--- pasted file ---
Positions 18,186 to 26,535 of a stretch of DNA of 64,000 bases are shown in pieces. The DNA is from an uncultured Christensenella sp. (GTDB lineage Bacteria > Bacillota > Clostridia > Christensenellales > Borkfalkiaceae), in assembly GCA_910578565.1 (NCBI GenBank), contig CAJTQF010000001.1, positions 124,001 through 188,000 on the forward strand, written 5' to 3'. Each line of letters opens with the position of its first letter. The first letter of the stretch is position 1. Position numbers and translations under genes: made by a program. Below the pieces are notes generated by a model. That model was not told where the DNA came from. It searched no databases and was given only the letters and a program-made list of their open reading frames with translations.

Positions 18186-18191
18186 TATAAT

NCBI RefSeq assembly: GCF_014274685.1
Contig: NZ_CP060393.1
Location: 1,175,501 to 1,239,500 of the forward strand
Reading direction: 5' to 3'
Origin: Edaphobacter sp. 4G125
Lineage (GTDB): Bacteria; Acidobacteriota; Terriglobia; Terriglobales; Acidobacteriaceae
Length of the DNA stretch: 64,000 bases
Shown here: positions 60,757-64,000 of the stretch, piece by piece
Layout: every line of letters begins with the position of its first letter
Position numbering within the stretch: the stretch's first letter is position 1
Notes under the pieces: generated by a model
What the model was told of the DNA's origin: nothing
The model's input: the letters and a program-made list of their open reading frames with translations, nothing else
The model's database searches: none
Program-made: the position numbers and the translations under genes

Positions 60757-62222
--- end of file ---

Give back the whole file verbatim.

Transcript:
Positions 18,186 to 26,535 of a stretch of DNA of 64,000 bases are shown in pieces. The DNA is from an uncultured Christensenella sp. (GTDB lineage Bacteria > Bacillota > Clostridia > Christensenellales > Borkfalkiaceae), in assembly GCA_910578565.1 (NCBI GenBank), contig CAJTQF010000001.1, positions 124,001 through 188,000 on the forward strand, written 5' to 3'. Each line of letters opens with the position of its first letter. The first letter of the stretch is position 1. Position numbers and translations under genes: made by a program. Below the pieces are notes generated by a model. That model was not told where the DNA came from. It searched no databases and was given only the letters and a program-made list of their open reading frames with translations.

Positions 18186-18191
18186 TATAAT

NCBI RefSeq assembly: GCF_014274685.1
Contig: NZ_CP060393.1
Location: 1,175,501 to 1,239,500 of the forward strand
Reading direction: 5' to 3'
Origin: Edaphobacter sp. 4G125
Lineage (GTDB): Bacteria; Acidobacteriota; Terriglobia; Terriglobales; Acidobacteriaceae
Length of the DNA stretch: 64,000 bases
Shown here: positions 60,757-64,000 of the stretch, piece by piece
Layout: every line of letters begins with the position of its first letter
Position numbering within the stretch: the stretch's first letter is position 1
Notes under the pieces: generated by a model
What the model was told of the DNA's origin: nothing
The model's input: the letters and a program-made list of their open reading frames with translations, nothing else
The model's database searches: none
Program-made: the position numbers and the translations under genes

Positions 60757-62222